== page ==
In the past 10 years at Microsoft, XtreamIT and now at NetEnrich, I have encountered many IT executives’ whose heart is in the right place with the cloud. They see cloud as the best way to reduce IT costs, improve customer service levels and modernize their IT infrastructure.

Yet many CIOs and IT directors struggle to efficiently move to the cloud due to the lack of a plan and roadmap. Many have engaged with large services providers, only to get meaningless high level analysis that is not actionable.

Companies that are successful at adopting the cloud and achieving ROI have taken a bottom-up approach. They first identify a small set of workloads that are low risk for cloud migration. Then, instead of engaging a large general purpose service integrator, they select a small, nimble cloud services provider with the skills, best practices and tools to efficiently migrate workloads to the public cloud.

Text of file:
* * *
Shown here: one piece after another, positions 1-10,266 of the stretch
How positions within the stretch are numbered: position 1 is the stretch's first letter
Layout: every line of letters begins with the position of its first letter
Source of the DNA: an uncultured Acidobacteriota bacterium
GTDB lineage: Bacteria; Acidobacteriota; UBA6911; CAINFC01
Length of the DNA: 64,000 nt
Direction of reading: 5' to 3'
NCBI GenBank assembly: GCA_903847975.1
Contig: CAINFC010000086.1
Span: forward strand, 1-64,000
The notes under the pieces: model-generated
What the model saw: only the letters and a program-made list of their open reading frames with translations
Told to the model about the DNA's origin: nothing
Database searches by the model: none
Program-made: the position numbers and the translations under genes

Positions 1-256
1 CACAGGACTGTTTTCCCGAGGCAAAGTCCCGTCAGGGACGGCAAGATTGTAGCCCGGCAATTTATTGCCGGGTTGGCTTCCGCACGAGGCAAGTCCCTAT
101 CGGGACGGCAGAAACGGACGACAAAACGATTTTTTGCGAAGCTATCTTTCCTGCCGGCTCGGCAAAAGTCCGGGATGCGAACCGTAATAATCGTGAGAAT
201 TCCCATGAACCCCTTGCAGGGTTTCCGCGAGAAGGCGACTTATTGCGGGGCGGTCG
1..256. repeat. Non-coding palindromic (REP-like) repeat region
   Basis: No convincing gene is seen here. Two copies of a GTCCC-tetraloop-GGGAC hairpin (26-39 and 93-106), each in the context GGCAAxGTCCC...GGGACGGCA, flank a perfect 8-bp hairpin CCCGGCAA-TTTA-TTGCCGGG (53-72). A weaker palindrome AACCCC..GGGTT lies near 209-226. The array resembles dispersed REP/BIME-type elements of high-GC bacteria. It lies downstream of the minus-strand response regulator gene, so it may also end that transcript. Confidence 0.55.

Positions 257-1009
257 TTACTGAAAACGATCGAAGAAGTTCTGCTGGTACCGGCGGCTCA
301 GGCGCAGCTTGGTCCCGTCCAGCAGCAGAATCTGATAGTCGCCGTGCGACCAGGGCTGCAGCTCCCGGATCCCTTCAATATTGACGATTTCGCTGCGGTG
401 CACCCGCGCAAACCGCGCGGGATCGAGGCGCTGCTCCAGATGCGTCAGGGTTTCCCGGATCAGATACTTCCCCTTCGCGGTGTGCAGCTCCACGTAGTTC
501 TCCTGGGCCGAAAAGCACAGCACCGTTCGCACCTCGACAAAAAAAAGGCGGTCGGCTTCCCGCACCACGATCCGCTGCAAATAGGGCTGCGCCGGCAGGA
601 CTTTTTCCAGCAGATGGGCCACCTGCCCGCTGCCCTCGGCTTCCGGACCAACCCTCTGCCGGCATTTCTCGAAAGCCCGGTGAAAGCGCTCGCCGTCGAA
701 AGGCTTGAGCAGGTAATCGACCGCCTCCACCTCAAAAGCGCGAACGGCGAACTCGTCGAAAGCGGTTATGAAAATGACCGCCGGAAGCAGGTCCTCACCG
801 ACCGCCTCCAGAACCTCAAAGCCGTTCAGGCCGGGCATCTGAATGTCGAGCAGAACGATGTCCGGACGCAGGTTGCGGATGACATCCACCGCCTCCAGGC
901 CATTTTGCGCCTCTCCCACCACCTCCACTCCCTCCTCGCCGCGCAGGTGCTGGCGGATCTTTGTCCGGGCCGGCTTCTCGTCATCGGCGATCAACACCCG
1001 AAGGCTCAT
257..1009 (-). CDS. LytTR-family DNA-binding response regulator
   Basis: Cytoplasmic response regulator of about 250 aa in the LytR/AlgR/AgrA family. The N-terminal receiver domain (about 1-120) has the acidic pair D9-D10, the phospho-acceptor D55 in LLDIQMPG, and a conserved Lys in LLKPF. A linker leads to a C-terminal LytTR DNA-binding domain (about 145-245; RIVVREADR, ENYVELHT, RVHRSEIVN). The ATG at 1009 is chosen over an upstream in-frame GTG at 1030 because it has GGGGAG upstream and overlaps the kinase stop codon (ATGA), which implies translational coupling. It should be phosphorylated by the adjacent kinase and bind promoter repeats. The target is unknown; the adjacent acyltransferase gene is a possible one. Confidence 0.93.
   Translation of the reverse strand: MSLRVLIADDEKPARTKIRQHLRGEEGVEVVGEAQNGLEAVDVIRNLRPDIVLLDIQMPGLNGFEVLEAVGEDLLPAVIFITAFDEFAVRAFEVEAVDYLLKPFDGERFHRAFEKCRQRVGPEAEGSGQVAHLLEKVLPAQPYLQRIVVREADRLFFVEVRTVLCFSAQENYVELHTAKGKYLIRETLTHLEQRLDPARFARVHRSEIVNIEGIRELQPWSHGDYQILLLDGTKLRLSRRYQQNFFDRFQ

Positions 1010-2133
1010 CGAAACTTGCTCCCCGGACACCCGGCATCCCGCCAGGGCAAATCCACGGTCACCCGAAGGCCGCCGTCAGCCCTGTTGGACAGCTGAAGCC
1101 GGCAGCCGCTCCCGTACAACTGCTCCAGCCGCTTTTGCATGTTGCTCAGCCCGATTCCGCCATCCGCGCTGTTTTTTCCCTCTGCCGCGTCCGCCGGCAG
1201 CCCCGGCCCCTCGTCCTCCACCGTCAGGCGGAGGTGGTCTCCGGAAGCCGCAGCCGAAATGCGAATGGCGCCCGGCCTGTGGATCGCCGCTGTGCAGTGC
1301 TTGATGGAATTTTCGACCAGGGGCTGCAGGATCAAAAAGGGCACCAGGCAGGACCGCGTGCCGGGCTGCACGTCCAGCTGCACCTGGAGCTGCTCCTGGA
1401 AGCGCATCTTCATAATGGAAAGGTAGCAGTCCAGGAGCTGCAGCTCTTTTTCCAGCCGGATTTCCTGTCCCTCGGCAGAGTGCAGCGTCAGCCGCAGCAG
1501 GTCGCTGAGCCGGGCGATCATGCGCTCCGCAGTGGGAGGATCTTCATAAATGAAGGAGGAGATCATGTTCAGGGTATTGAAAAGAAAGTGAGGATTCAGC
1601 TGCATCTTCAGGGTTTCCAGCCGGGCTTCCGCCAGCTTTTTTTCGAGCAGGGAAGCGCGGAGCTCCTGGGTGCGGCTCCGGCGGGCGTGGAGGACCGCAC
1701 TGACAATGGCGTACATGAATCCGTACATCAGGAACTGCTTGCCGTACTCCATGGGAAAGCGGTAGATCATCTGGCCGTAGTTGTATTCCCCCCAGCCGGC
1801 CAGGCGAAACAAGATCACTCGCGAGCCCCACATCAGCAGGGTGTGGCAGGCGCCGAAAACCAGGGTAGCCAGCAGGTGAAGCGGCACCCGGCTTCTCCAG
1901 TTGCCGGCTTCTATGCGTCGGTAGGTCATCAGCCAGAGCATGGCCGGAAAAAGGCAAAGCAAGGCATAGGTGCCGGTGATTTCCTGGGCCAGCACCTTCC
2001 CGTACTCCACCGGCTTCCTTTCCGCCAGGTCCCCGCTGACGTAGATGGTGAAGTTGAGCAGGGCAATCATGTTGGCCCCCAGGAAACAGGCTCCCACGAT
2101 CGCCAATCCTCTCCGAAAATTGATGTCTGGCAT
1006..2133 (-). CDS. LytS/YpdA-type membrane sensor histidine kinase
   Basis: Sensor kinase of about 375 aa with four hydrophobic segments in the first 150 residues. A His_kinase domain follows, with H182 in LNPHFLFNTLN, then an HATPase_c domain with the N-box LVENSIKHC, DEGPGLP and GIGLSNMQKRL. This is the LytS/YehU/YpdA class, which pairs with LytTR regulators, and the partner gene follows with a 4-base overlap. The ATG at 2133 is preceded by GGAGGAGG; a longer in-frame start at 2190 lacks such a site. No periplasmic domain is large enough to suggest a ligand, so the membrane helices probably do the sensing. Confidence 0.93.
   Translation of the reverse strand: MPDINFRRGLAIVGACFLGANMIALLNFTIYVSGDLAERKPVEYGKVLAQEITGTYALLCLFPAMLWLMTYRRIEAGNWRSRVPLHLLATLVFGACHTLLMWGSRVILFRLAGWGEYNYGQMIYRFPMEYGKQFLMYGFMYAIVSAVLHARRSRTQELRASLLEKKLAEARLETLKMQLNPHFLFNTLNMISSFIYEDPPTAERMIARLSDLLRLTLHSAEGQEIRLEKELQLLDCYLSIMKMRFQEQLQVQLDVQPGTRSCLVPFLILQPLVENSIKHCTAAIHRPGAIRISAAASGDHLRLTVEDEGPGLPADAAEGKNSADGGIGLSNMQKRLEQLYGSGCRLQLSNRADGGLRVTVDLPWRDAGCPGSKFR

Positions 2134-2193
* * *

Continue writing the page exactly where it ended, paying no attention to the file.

NetEnrich is one such small but nimble cloud services provider. We work with companies who want to migrate workloads to the public cloud (e.g. Azure), and we perform three types of cloud services:

  1. Discovery and Cloud Assessment
  2. IaaS and PaaS Migration
  3. Management and Optimization

Discovery and Cloud Assessment

We often begin by running an assessment of a customer’s IT environment. It’s not unusual for enterprise CIOs to lack knowledge of statistics such as: the number of Windows or Linux VMs, which applications are dependent on which services, and which APIs have been exposed to business partners.

  • The first step is to discover the environment and assemble an inventory of all workloads and resources, using automated tools.